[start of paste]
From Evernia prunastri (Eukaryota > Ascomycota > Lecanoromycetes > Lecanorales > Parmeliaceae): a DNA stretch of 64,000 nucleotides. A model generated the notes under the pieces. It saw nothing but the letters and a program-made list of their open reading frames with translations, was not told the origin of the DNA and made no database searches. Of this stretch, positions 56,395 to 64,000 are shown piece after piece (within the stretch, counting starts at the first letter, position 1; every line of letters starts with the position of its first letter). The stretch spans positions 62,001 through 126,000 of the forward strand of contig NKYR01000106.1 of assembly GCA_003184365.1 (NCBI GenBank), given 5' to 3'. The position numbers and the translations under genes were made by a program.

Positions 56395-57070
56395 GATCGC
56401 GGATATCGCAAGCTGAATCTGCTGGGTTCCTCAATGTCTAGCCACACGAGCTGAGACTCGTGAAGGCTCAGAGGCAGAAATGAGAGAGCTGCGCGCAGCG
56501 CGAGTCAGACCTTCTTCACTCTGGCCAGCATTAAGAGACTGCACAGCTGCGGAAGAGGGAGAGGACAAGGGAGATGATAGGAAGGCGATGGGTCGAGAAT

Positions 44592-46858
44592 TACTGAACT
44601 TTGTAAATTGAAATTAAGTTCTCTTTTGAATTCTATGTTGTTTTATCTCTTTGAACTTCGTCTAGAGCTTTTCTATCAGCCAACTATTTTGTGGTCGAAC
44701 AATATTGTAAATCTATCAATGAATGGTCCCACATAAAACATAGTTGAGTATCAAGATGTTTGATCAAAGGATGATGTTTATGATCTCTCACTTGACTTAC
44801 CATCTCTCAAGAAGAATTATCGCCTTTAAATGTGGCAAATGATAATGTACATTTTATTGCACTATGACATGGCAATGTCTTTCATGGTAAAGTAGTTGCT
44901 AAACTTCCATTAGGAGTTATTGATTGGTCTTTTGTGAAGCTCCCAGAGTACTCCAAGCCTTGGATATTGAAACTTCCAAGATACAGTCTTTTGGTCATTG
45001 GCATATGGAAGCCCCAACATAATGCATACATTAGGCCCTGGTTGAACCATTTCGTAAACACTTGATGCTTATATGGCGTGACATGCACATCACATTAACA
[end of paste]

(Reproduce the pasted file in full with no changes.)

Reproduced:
From Evernia prunastri (Eukaryota > Ascomycota > Lecanoromycetes > Lecanorales > Parmeliaceae): a DNA stretch of 64,000 nucleotides. A model generated the notes under the pieces. It saw nothing but the letters and a program-made list of their open reading frames with translations, was not told the origin of the DNA and made no database searches. Of this stretch, positions 56,395 to 64,000 are shown piece after piece (within the stretch, counting starts at the first letter, position 1; every line of letters starts with the position of its first letter). The stretch spans positions 62,001 through 126,000 of the forward strand of contig NKYR01000106.1 of assembly GCA_003184365.1 (NCBI GenBank), given 5' to 3'. The position numbers and the translations under genes were made by a program.

Positions 56395-57070
56395 GATCGC
56401 GGATATCGCAAGCTGAATCTGCTGGGTTCCTCAATGTCTAGCCACACGAGCTGAGACTCGTGAAGGCTCAGAGGCAGAAATGAGAGAGCTGCGCGCAGCG
56501 CGAGTCAGACCTTCTTCACTCTGGCCAGCATTAAGAGACTGCACAGCTGCGGAAGAGGGAGAGGACAAGGGAGATGATAGGAAGGCGATGGGTCGAGAAT

Positions 44592-46858
44592 TACTGAACT
44601 TTGTAAATTGAAATTAAGTTCTCTTTTGAATTCTATGTTGTTTTATCTCTTTGAACTTCGTCTAGAGCTTTTCTATCAGCCAACTATTTTGTGGTCGAAC
44701 AATATTGTAAATCTATCAATGAATGGTCCCACATAAAACATAGTTGAGTATCAAGATGTTTGATCAAAGGATGATGTTTATGATCTCTCACTTGACTTAC
44801 CATCTCTCAAGAAGAATTATCGCCTTTAAATGTGGCAAATGATAATGTACATTTTATTGCACTATGACATGGCAATGTCTTTCATGGTAAAGTAGTTGCT
44901 AAACTTCCATTAGGAGTTATTGATTGGTCTTTTGTGAAGCTCCCAGAGTACTCCAAGCCTTGGATATTGAAACTTCCAAGATACAGTCTTTTGGTCATTG
45001 GCATATGGAAGCCCCAACATAATGCATACATTAGGCCCTGGTTGAACCATTTCGTAAACACTTGATGCTTATATGGCGTGACATGCACATCACATTAACA